Soun Chanthy (15) is one of the best students in her class. She likes going to school in her village in Cambodia, but just from looking at her happy face you can't tell how many obstacles the girl had to overcome to get this far.


Child labour

When Terre des Hommes partner organisation Cambodian Organisation for Children and Development (COCD) met Chanthy's family for the first time, they were having a very hard time. Her father had left for Thailand as he could earn more money for the family there. And her mother slaved away in the fields so Chanthy and her three brothers and sisters would have something to eat.

No time or money to go to school

Chanthy used to help out with household chores from early in the morning until late at night. Chanthy used to cook for the family and took care of her younger brothers and sisters. In addition to this, she also had to work at a cassava plantation to earn extra income for the family. She hardly ever went to school. Not only could Chanthy spare the time, but her parents also did not have money to send both her and her sibblings to school. Sometimes there wasn't even any money for food.

Old enough to work

Terre des Hommes partner COCD intervened when they understood that Chanthy was the victim of child labour and hardly ever got to go to school. "We saw Chanthy working in the fields with her mother or in the household more often than that she was at school. We knew of the family's situation and we knew they needed support", one of COCD's staff members said. When the situation was assessed, interviews with her teachers proved that Chanthy is a clever girl that likes to study, but that her mother would rather not have her in the classroom. The family desperately needed the income that Chanthy earned and the girl was old enough to work.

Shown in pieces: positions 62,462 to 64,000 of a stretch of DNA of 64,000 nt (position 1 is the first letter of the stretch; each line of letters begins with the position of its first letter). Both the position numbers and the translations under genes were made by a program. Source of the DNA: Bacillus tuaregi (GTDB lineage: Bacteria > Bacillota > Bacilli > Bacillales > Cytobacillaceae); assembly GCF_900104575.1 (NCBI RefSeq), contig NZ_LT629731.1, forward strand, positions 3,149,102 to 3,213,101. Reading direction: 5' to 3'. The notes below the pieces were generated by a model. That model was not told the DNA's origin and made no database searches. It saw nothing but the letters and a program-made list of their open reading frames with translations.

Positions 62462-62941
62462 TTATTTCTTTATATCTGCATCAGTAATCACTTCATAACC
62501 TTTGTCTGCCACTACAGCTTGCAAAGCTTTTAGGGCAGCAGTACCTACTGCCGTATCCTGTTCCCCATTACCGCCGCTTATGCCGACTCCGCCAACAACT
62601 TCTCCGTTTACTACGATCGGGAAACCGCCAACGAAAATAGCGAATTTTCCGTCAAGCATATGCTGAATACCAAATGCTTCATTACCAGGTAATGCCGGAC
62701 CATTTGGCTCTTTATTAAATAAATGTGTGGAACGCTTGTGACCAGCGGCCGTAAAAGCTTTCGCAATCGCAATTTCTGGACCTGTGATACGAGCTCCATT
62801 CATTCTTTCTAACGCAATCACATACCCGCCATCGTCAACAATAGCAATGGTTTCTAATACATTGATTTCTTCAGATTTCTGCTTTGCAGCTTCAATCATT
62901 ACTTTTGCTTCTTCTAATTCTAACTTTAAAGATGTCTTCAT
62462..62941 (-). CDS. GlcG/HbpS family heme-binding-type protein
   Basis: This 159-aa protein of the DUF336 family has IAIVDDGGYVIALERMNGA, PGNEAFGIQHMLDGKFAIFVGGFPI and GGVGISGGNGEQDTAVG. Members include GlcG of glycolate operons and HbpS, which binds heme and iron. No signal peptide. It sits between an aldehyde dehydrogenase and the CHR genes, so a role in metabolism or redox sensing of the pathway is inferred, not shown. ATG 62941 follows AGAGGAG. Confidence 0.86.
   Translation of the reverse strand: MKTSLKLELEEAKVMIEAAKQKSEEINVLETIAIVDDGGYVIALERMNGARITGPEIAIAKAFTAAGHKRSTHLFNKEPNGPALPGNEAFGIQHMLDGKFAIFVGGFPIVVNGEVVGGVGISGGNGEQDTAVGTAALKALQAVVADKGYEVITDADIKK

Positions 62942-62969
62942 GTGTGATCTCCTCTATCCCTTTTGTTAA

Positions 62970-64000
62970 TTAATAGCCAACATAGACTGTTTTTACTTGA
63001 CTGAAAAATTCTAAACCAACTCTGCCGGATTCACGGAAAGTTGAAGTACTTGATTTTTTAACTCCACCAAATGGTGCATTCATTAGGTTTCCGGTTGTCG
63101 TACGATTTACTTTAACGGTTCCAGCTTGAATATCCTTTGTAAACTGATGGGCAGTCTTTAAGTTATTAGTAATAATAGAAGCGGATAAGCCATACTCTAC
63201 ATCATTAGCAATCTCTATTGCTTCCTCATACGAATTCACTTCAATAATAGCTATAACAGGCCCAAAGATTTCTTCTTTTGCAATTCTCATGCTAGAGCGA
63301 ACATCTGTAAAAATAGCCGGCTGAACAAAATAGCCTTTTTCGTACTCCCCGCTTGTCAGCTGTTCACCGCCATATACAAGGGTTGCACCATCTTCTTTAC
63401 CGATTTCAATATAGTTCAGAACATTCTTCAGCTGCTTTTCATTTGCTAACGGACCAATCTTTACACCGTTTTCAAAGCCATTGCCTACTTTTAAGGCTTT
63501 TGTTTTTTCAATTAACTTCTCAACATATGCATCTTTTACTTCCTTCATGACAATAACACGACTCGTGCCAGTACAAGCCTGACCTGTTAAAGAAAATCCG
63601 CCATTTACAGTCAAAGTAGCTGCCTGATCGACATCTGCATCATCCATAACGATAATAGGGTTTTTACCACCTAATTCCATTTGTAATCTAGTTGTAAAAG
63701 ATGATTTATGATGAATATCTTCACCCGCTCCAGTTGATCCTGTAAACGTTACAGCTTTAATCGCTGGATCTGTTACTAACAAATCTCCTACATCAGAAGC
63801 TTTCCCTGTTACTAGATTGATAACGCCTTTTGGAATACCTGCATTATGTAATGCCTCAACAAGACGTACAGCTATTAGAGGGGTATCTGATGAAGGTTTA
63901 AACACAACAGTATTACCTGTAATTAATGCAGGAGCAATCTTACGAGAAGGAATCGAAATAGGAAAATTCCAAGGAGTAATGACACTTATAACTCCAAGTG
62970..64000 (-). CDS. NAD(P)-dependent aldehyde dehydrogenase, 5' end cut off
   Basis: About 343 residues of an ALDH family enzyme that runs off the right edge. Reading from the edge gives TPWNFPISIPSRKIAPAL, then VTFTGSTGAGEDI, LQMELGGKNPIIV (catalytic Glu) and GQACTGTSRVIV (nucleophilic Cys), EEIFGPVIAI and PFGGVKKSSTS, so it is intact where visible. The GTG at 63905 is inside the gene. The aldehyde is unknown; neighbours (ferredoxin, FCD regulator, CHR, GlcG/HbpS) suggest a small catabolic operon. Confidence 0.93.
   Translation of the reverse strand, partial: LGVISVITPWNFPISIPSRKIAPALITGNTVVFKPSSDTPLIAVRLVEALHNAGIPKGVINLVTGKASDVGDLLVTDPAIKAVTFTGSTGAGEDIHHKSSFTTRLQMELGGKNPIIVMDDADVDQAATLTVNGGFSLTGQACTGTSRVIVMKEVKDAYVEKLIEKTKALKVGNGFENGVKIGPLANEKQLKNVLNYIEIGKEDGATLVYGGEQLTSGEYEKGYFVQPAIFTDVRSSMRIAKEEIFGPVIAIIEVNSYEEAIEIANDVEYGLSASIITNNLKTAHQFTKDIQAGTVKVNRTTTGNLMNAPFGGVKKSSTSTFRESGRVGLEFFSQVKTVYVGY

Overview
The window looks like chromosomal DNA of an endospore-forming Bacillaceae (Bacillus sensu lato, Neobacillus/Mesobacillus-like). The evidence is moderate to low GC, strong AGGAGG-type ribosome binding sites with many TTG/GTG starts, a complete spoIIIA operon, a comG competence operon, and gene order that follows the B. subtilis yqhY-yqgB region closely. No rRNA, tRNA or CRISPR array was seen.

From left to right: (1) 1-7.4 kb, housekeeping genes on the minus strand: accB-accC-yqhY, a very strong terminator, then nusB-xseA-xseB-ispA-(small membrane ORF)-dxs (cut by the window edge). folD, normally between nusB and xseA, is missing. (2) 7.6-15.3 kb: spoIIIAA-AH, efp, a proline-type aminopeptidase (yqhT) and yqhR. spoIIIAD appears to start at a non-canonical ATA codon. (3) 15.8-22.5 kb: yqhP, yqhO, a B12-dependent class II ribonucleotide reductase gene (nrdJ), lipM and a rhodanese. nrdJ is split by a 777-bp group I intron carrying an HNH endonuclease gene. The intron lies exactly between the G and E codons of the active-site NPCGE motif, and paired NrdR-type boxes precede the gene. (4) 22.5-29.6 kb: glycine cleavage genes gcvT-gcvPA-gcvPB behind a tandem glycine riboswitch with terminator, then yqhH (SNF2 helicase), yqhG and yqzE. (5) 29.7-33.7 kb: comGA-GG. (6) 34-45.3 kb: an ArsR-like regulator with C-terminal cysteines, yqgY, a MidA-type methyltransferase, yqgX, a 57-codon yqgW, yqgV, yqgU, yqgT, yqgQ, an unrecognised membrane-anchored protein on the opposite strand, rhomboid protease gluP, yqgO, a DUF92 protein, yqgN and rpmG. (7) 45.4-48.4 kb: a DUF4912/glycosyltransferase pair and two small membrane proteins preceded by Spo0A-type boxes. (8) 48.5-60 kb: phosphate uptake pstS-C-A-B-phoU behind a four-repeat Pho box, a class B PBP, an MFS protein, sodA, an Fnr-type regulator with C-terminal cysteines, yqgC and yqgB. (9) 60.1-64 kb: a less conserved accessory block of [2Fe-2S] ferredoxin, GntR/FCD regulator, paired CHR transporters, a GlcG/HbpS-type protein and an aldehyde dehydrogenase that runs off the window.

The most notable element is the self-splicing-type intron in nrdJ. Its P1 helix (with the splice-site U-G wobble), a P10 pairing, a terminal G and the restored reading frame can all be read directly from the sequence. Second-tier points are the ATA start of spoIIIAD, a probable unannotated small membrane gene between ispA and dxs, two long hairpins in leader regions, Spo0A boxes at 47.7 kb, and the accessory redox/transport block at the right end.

Chanthy's mother came round after a number of information meetings about the dangers of child labour. She also learned about the chances for a better future through education. Moreover, Chanthy's parents received agricultural training and financial support to start their own business, allowing them to earn more money for the family. Chanthy was granted a scholarship and now goes to school every day. She still helps her mother, but no more than four days a month when she doesn't have to go to school. Despite her tough home situation, Chanthy now is one of the top students in her class.

A happy and proud mum

Chanthy: "Before, I always had to go with my mother to the fields to help, which is why I only studied a bit during the evenings. But by then I was very tired. I missed many classes at school and I was worried about that. I am glad my mother now understands that it's better for me to go to school. And I can still help out at home on Sundays and during the mornings. I like to go to school and I want to become a teacher in our village. That is possible with a proper education and then I will earn enough to help my family."

Chanthy's mother is happy that she can help her daughter to stay in school now and she is very proud of her being such a good student.

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